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Meet Bryan Weaver: The Non-Political Side of the Candidate

by Borderstan.com — March 27, 2011 at 8:12 pm 1,857 0

Borderstan, Bryan Weaver, DC Council

Council candidate Bryan Weaver in front of the Reeves Municipal Center at 14th and U Streets NW. (Luis Gomez Photos)

From Michelle Lancaster. You can follow her on Twitter @MichLancaster.

After challenging incumbent Councilmember Jim Graham (D-Ward 1) in last year’s Democratic primary, Bryan Weaver is running for an At-Large Council seat in the April 26 special election. The seat opened up when Kwame Brown was elected Council Chairman; Sekou Biddle was temporarily appointed to the seat and is running for a full term. Since a number of Borderstan readers reside in Ward 1, we interviewed the two candidates who live in Ward 1, Patrick Mara and Weaver.

The profiles of Mara and Weaver are meant to provide readers with some insights into both candidates — with an emphasis on the personal as opposed to the political. Both Mara and Weaver are among the seven candidates scheduled to appear at Tuesday evening’s candidate forum at the Church of the Holy City, 16th and Corcoran Streets NW, at 6 pm.

Borderstan: When and why did you first move to D.C.? Where have you lived in D.C.?

Weaver: I moved to D.C. in 1991 to attend Howard University. One could argue that as a resident of Adams Morgan, I live on the border of the Borderstan area, but before moving to Adams Morgan with my wife, I lived in Columbia Heights and Pleasant Plains.

Borderstan: Favorite thing about living in the neighborhood? Least favorite?

Weaver: Diversity of people, diversity of businesses, the fact that it’s a total walkable community and there are some great places to eat. My least favorite thing would be losing some of the more unique businesses like HR-57, and that we’re still dealing with high rates of muggings and property crime.

Borderstan: Tell us about yourself. What do you do, how’d you end up doing that and why do you love what you do?

Weaver: I run a small nonprofit that takes at-risk students to Guatemala each summer for five weeks. I started Hoops Sagrado after spending time in Guatemala earning Spanish-language credits and realizing that the struggles the young Mayan children face aren’t that different than the struggles faced by the young people here in D.C. I love what I do because I love working with the kids both in Guatemala and in D.C.

Borderstan: You survived the ballot challenge and seem to be staffed with a tight knit group of friends. What’s been the biggest challenge so far in the campaign, and what’s been the most rewarding part of running?

Weaver: The biggest challenge would be getting the word out citywide, not just about me, but the fact that there is an election at all–especially because the stakes are so high for D.C. right now. The most rewarding thing is the people I meet from all over the city. I have a huge group of extremely diverse people who have volunteered their time to go out and knock on doors for me, host events for me, stuff envelopes — people who I really didn’t know before now.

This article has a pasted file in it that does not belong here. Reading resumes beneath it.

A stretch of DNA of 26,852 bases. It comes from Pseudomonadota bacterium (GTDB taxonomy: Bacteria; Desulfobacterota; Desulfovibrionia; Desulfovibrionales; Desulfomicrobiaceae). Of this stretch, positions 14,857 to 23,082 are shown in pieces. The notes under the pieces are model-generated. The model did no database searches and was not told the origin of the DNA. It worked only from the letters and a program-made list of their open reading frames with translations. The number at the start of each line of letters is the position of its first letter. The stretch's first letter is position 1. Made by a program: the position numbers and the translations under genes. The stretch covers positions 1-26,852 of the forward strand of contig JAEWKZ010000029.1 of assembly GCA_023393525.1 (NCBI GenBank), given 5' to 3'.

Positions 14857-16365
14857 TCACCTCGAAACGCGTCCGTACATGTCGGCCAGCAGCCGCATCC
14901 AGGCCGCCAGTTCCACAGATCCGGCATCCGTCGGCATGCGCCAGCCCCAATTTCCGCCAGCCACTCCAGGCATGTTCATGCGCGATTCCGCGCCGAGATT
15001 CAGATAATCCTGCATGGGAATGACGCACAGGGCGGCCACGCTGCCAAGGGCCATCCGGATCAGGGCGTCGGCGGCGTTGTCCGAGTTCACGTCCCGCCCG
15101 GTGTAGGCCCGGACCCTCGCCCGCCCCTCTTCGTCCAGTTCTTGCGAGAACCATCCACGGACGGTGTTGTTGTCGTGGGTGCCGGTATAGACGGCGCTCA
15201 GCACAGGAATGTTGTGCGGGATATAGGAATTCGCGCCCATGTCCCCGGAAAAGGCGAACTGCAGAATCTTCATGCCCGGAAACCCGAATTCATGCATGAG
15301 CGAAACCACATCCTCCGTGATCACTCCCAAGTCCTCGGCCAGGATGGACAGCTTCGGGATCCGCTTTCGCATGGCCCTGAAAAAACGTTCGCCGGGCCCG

Borderstan: The City Council has been very much in the news lately. If you were to give some advice to (and also try to gain some from) Mayor Gray, you’re going to take him to lunch (just imagine!). Where do you take him for lunch and what’s your top agenda item? What about President Obama?

Weaver: Near the Wilson building, I would find the closest food truck and then we could sit in Freedom Plaza and talk about issues. I think my top agenda items would be (it’s hard to pick one) the current state of politics in the District, our budget and then how we can work better to provide for our youngest residents from cradle to career. As for President Obama, I’d say we grab a Duffy’s Monster Burger and some fried pickles, and head to Harrison Park to shoot some hoops and talk policy. Of course the top agenda item would be voting rights and ultimately statehood for the District.

Borderstan: If you could sit down with one person of recent D.C. history (Adrian Fenty, Michelle Rhee, Helen Thomas, the Salahis…), who would it be and why?

Weaver: My friend Jamal Coates. And why? Because there are so many unfinished conversations. (Editor’s note: see Scholarship Fund Memorializes U St. Murder Victim.)

Borderstan: Enough serious stuff — show us your fun side! You just won the lottery and you are taking friends out to celebrate. Where are you headed?

Weaver: Depending on the size of the payout, we’re either headed in a private jet to Cardinali’s in Xela, Guatemala, or Bad Brains is playing a private show on the rooftop of the Reef.

Borderstan: You are absolutely required to be a contestant on a reality show, but you are allowed to choose which show. What are we watching you on?

Weaver: Deadliest Catch.

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